Rituals take place in temples, or "lawful places;" priests play a central role. Rituals include prayer and the consecration of certain types of food. Animal sacrifice once played a role, but is not practiced today (Jackson, 194-198). Fire is also an integral part of Zoroastrian worship; it symbolizes Truth. Furthermore, Zoroastrians believe that fire is the Holy Spirit of Ahura Mazda, and that they can worship Ahura Mazda through the fire. However, Zoroastrians do not worship the fire itself; calling them "fire-worshippers" is incorrect (Writer, 62).
Whether Zoroastrianism is older than Judaism is uncertain. Nevertheless, it has had an undeniable impact upon Western religious belief. Examples include a tangible, active force for evil (Angra Mainyu, or Satan); a judgment of souls after death; and afterlives in heaven and hell. None of these ideas are present in original Judaism. It is possible that the Jews heard them at the end of the Babylonian Exile, under the Persian emperor Cyrus (Zaehner, 20-21). Also, according to Nesta Ramazani, "Islamic institutions such as waqf (religious endowments) and madreseh (a theological school attached to a mosque) have their roots in Zoroastrian traditions" (Ramazani, 21).
Difficult questions involving Zoroastrians worldwide include the role of the priesthood, the inclusion of ritual in everyday life, and raising children in an increasingly secular world. Perhaps the most divisive issue, however, involves questions of mixed marriages, proselytization, and conversion (Writer, 213-222). Traditional Zoroastrians believe that religion and ethnicity are inseparable; that one must be born into the faith, and that one must marry within the faith. More liberal Zoroastrians believe that conversion is legitimate and should even be encouraged; they see it as a means of adjusting to the modern world, and believe that their message is intended for all humanity. The issue is complex, and I have two additional websites, each discussing a separate angle of the problem, listed below.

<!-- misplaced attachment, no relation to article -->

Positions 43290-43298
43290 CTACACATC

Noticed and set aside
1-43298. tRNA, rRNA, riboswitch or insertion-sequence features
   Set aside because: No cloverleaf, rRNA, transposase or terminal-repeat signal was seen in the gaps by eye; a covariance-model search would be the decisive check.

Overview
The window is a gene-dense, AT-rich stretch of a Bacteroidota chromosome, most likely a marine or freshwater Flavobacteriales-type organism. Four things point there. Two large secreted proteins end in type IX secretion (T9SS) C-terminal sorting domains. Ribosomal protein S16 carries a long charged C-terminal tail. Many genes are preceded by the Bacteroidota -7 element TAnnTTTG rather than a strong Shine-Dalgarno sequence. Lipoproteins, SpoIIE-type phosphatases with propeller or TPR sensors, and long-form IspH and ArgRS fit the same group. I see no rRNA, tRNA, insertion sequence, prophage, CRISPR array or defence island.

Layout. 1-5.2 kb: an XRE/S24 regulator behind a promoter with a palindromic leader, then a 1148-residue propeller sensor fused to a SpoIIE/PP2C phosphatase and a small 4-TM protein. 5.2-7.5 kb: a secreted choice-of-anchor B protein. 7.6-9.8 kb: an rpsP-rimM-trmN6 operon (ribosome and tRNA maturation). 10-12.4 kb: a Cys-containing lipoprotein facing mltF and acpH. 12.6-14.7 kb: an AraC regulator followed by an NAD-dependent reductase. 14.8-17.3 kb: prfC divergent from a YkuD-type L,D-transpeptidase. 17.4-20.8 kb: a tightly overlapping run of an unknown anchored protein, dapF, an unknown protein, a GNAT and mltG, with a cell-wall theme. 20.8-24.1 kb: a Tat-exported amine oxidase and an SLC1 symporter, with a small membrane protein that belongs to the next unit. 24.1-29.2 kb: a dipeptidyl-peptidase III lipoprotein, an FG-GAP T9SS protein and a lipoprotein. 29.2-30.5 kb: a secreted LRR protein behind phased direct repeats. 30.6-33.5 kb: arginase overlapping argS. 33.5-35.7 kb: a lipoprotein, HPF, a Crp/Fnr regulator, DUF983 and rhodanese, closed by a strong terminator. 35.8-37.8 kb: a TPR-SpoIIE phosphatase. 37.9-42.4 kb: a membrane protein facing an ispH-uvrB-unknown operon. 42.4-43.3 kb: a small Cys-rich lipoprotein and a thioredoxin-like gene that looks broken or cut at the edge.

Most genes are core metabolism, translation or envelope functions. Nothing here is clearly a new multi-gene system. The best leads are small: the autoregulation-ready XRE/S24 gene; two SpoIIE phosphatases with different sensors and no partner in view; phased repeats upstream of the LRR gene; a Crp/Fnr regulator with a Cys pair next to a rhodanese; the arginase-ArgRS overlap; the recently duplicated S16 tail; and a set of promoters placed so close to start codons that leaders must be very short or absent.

Ontario Consultants on Religious Tolerance - Zoroastrianism
OCRT strives for an evenhanded treatment of religions and controversial issues. Their page on Zoroastrianism is brief and concise, and offers an excellent summary of the main features of Zoroastrianism.
Avesta - Frequently Asked Questions
A sub-site of the main Avesta page, this site contains a brief FAQ and several links to other Zoroastrianism websites. It also contains a section of interpretations of the Avesta upon a variety of issues.
Avesta - Zoroastrian Glossary
Another sub-site of the main Avesta page, this site has a short glossary of names and terms necessary for the study of Zoroastrianism.
Zoroastrianism - by Hannah M.G. Shapero
Hannah M.G. Shapero is an artist with an interest in Zoroastrianism. Her page contains excellent links that answer a variety of questions: "Do Zoroastrians really worship fire?" "Were the Three Magi of the Christmas story really Zoroastrian?" "Is Zoroastrianism a dualistic faith?" Her answers provide information on the practice of Zoroastrianism and address common misconceptions.
Vispi Homi Bulsara has a Zoroastrian site with many links. Of special note is a page with a variety of images relevant to Zoroastrianism. The site also contains links to homepages of other Zoroastrians.
This site is a previous page on Zoroastrianism was created for the New Religious Movements website.
Created by Brian Wells
For Soc 257: New Religious Movements
Fall Term, 1997
University of Virginia
Last modified: 07/26/01